- Celebrating Makar Sankranti
- Vasant Panchami – Saraswati Puja
- Maha Shivratri – Celebrating Lord Shiva
- Holi – The Festival of Colors
- Why Celebrate Ramanavami?
- Guru Poornima – Celebrating the Guru
- Raksha Bandhan or Rakhi – The Bond of Love and Protection
- Janmashtami – Celebrating Lord Krishna
- Sharad Poornima – The beginning of Autumn
- Durga Ashtami – Eighth Day of Navaratri
- Navaratri – Celebrating the Goddesses
- On VijayDashami and Spirituality
- Diwali – Lakshmi and Ganesha Puja
- Thinkers and Essays
“The moon shines in my body, but my blind eyes cannot see it:
The moon is within me, and so is the sun.
The unstruck drum of Eternity is sounded within me; but my deaf ears cannot hear it.”
Kabir speaks about our inner nature – and how we are constantly looking outside of ourselves, in search of divinity. He suggests that what we see outside – the Moon, and the Sun – are indeed within us. However, we are too busy, engaged with our external senses, to see what is within. In fact, our external hearing, the noise and sounds of the world, have so overwhelmed us, that we are unable to hear the “unstruck drum of Eternity” – our silence within.
“So long as man clamours for the I and the Mine,
his works are as naught:
When all love of the I and the Mine is dead, then
the work of the Lord is done.
For work has no other aim than the getting of knowledge:
When that comes, then work is put away.”
Kabir now talks about the ego, and the attachment of “I and Mine” that are cultivated because of our identification with ego. Could it be that it is our love of the “I and Mine” that engulfs us in Maya? Perhaps, when we see what is truly within us, that we can die to the “I and Mine”, connect with our true divinity. And the attainment of that knowledge is the purpose of our work, our struggle, our actions, our spiritual practice.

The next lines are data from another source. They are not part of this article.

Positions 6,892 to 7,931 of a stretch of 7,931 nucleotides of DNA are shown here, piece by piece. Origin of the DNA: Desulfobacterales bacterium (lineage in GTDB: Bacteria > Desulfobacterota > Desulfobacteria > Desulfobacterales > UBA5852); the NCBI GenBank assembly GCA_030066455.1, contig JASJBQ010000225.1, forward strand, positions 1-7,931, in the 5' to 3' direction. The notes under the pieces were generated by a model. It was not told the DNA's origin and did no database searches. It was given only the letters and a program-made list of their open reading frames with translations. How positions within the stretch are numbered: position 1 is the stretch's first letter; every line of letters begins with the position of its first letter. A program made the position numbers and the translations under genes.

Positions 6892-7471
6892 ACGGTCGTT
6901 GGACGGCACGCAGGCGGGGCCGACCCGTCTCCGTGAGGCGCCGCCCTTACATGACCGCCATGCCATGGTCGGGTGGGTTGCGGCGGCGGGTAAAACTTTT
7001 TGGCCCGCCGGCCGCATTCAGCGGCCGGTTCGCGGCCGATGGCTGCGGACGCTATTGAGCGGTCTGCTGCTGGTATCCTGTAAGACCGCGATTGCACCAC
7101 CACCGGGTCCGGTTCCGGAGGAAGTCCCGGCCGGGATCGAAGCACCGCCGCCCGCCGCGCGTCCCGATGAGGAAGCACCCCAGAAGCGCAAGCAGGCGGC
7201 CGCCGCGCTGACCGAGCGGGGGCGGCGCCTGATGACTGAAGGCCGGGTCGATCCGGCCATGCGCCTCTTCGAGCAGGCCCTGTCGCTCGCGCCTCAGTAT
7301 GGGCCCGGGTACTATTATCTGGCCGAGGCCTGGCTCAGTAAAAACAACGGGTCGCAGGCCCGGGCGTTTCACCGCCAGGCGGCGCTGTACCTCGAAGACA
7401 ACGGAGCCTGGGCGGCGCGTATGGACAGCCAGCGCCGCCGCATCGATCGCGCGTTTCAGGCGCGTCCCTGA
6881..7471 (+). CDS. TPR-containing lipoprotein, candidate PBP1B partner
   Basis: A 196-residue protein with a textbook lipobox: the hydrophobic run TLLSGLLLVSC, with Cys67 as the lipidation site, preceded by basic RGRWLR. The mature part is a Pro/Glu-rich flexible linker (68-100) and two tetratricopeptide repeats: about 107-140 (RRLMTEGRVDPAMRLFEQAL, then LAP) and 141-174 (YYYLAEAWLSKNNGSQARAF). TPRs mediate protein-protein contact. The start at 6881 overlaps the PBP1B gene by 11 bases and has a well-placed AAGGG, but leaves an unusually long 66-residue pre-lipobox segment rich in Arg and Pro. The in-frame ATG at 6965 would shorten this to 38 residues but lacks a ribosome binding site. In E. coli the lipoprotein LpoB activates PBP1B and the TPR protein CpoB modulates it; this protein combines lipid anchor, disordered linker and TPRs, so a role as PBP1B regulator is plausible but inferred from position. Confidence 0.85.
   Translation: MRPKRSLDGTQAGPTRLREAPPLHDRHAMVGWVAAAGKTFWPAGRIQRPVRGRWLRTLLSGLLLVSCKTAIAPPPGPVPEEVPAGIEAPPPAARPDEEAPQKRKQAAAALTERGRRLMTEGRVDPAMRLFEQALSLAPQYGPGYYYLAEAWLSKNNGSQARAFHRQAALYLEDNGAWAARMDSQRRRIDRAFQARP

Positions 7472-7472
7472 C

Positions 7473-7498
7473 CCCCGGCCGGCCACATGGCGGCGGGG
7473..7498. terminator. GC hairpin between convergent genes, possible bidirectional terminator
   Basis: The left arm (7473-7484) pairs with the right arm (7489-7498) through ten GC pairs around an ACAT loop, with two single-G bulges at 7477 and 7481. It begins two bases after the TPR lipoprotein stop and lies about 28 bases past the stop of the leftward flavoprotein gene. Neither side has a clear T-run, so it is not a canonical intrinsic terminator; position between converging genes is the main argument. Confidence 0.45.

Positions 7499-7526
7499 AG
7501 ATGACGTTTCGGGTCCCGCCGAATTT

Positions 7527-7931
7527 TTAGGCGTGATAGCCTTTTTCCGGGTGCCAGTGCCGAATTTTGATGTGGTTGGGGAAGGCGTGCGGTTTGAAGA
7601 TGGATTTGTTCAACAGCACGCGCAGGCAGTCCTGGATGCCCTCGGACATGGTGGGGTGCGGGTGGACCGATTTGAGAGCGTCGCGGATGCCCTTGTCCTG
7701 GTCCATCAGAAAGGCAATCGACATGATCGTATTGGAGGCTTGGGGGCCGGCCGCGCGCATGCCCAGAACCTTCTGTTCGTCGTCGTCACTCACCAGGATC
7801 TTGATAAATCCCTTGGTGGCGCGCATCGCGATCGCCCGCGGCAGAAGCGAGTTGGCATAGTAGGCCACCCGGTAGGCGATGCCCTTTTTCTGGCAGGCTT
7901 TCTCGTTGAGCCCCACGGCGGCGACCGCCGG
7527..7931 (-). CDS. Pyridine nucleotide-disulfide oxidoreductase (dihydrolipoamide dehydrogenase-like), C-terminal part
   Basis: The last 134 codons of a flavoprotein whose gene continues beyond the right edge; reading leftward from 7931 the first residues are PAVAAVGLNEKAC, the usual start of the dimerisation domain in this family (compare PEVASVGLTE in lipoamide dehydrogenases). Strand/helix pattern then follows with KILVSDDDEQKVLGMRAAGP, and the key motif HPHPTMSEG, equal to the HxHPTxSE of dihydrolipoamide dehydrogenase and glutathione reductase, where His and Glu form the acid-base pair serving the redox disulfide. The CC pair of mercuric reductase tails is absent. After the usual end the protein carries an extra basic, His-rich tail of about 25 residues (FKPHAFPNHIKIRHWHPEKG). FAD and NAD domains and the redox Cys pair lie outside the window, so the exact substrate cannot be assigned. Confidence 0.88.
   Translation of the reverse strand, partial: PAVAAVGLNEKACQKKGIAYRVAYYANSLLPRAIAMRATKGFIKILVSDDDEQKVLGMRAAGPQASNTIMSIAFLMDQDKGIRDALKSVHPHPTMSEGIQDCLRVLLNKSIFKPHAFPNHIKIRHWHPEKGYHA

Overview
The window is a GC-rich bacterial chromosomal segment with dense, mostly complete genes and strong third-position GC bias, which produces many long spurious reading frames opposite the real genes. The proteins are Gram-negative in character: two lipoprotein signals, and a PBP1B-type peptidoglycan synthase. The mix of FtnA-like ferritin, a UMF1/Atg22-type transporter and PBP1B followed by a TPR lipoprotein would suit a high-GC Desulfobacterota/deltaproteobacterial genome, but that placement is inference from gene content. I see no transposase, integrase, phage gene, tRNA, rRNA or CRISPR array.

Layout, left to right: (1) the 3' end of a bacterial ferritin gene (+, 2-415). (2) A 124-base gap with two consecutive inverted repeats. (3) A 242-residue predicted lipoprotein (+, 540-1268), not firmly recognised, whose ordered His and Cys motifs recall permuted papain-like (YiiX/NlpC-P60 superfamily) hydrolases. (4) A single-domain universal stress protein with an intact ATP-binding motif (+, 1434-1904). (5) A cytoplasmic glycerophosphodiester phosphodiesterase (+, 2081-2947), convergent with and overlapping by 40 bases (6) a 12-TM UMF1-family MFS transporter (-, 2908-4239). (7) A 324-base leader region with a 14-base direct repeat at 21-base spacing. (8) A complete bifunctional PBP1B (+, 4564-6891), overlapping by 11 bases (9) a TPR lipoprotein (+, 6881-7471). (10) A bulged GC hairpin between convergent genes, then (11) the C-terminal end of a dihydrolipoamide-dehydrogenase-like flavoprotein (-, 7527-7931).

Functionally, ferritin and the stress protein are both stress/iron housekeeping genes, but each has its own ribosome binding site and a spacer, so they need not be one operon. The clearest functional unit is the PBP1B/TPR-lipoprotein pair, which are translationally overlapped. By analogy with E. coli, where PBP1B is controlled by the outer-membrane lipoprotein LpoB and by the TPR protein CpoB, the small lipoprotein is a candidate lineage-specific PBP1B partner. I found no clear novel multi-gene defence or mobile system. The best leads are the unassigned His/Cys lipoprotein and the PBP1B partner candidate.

“The flower blooms for the fruit: when the fruit comes, the flower
The musk is in the deer, but it seeks it not within itself: it
wanders in quest of grass.”
In order to further explain the connection between work and knowledge, Kabir uses the analogy of the flower and the fruit. The entire purpose of the flower (work) is to bring forth the fruit – bring us to knowledge. And once knowledge is attained, the flower (work) can wither, our ‘work’ can stop. So, let us not be like the musk deer, who searches the grass for musk – when, all this time, the musk is within the musk deer…
candâ jhalkai yahi ghat mâhîn – चंदा झलकी यहीं घट माहीं
Let us seek within – in silence, in meditation. That is the path to overcome ego attachment. Let us do work, so that we may attain the light of inner, divine knowledge. That is the purpose of work.
Please share your thoughts on these passages. What kind of work can lead us to knowledge? What is the connection between prayer and meditation? Namaste.
Excerpt From: 1440-1518 Kabir. “Songs of Kabir.” Translated by Rabindranath Tagore.